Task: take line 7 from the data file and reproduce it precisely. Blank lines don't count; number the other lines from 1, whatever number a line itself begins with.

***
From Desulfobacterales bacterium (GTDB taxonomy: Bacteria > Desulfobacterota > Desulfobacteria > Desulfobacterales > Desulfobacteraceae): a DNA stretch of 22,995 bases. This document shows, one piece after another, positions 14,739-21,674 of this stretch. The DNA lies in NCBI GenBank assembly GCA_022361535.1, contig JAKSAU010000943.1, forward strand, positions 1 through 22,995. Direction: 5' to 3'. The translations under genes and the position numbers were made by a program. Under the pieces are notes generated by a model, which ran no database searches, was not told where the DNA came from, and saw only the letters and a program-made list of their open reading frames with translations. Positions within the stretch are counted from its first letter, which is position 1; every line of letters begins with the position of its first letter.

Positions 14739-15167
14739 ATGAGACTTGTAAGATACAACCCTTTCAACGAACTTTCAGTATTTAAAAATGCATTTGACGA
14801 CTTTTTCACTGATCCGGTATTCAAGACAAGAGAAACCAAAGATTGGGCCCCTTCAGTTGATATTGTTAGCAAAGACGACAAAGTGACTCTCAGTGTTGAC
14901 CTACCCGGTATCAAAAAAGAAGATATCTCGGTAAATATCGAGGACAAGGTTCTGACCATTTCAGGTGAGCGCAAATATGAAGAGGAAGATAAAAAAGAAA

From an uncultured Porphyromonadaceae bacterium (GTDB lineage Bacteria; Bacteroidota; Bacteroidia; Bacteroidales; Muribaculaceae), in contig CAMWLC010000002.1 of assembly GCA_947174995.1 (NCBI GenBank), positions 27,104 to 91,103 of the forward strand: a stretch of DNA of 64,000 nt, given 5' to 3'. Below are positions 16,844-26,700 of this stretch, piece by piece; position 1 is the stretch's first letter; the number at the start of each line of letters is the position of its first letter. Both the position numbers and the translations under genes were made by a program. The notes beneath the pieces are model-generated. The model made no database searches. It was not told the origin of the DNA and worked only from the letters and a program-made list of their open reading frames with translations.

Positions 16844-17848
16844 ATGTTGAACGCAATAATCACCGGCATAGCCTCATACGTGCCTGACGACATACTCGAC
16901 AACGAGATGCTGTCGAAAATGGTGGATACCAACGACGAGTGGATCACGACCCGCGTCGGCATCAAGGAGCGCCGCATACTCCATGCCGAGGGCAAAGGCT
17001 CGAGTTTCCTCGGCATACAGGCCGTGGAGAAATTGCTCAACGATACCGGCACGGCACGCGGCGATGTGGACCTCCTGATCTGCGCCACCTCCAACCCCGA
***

Positions 16844-17848